2000 AD Prog Slog

Thursday, November 15, 2007

Prog 290

I’ve blogged before about how, as an occasional 2000 AD reader during the prog 200s, I considered it slow on the uptake on certain strong creators. As performing The Slog has revealed, contrary to what I had believed first time around, it was pretty quick when it came to hiring Steve Dillon after his work for Hulk Comic and, in the case of Alan Moore, it was there long before Warrior appeared on the scene. However, I think I was right to think that Tharg was sluggish when it came to offering Alan Davis a gig considering his first professional comic work had appeared just over a year before in Mighty World of Marvel 377.

Prior to The Mighty World of Marvel 377, Captain Britain had been a character who, since his creation in 1977, had either been bandied about between Americans, functioned as a support character in the excellent home grown Black Knight or just been absent altogether. In 1981, he had at last been given his own strip drawn by UK resident Alan Davis. From the beginning, his work was excellent and, as the year progressed, it got even better. Given all of this, then why the delay in him becoming an art robot?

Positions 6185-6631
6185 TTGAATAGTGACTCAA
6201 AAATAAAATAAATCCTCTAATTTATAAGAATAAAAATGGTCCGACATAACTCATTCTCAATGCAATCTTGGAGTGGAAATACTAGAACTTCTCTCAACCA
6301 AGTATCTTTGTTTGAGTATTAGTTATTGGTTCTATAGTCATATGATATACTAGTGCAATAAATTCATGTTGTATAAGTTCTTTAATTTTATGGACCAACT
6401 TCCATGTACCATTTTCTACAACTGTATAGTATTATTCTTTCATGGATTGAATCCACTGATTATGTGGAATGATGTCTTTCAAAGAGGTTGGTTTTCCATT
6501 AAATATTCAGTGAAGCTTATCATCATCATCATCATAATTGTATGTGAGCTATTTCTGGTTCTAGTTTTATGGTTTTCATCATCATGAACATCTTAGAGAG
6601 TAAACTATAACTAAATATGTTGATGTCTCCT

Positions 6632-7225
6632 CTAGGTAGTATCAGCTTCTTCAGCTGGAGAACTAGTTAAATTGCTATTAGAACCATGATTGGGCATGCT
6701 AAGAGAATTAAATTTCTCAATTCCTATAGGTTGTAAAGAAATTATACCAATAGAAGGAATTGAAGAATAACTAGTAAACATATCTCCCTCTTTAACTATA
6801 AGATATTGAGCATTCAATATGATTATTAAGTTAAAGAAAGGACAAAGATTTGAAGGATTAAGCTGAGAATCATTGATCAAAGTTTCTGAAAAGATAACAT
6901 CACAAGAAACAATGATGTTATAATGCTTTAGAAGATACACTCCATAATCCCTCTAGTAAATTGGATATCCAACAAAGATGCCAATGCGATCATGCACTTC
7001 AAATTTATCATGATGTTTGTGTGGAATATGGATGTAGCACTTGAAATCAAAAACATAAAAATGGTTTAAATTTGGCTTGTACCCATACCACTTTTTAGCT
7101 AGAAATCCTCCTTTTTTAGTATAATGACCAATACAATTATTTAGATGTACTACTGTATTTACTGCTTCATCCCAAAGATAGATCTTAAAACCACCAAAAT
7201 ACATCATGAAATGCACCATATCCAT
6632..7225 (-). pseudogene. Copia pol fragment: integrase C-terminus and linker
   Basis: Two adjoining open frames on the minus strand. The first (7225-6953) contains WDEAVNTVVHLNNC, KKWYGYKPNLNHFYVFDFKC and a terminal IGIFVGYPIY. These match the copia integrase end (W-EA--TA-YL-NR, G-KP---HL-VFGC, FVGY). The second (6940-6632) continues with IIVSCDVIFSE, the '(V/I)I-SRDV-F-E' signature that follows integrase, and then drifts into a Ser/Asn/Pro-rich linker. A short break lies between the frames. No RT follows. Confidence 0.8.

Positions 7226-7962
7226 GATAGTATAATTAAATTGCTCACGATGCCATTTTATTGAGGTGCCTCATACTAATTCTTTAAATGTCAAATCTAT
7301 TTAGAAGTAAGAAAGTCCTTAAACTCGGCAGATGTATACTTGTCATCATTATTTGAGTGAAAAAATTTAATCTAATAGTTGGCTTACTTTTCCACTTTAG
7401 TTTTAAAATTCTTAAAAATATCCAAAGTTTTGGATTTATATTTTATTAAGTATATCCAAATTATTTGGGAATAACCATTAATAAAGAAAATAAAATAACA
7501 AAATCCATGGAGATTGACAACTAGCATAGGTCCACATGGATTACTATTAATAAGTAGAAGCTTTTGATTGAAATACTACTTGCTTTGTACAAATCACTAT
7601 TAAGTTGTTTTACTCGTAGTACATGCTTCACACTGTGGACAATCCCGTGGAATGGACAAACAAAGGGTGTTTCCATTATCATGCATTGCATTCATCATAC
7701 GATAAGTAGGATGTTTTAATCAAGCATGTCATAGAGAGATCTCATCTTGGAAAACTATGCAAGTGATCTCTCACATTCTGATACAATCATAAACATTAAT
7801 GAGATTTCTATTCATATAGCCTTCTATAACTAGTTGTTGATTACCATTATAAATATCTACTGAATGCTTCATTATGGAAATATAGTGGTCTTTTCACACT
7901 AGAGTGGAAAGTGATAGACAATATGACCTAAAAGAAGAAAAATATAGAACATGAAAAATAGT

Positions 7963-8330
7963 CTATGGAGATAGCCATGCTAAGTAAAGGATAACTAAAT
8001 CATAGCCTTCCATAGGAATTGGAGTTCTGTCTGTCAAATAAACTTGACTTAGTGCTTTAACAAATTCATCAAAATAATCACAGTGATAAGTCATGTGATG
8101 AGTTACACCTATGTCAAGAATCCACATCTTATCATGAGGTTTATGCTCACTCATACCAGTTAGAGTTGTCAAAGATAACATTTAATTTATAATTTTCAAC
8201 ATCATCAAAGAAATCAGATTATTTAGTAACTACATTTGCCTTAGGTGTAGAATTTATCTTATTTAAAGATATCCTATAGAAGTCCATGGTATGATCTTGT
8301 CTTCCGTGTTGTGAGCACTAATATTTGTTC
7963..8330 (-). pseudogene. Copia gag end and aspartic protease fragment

Captain Britain was now buff and wore a very cool face plate that clicked into place but there was something unnerving about Davis’ redesign; those thigh length boots. Suddenly, the UK’s only superhero, apart from Banana Man, was either into correction or, worse, the type of extreme fishing that requires you to wade. I can imagine Tharg sitting in the Nerve Centre, flicking through a copy of The Mighty World of Marvel and thinking, “this Davis artist is quite zarjaz but… those boots … they’re giving me the creeps.”

Fortunately, the quality of Davis’ art won through in the end so that currently, he is on the fourth part of Harry Twenty on the High Rock for 2000 AD. So far, there hasn’t been a pair of thigh length boots to be seen. There are, however, hundreds of male prisoners who seem to be wearing judo suits which could fall open at slightest touch from a leather clad guard’s truncheon.

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  • Which all strangely fits with Alan Davis's appearance at Comicon'81 dressed in a white suit and wide-lapelled shirt a la Saturday Night Fever.

    By Blogger Ken Davidson, at 7:19 pm  

  • That I wouldn't like to see.

    By Blogger Paul Rainey, at 7:40 pm  

  • I'm pretty sure that Davis' first work for Marvel UK was a cover of one of their weekly comics - it was the first issue but apart from that can't remember a damned thing about it. Just recall on the introduction page the fact that the cover had been done by new UK artist, Alan Davis. I remember not being terribly keen on it but the name stuck when he started doing Captain Britain (which was a huge improvement) and the rest is history.

    By Blogger dmstarz, at 4:04 pm  

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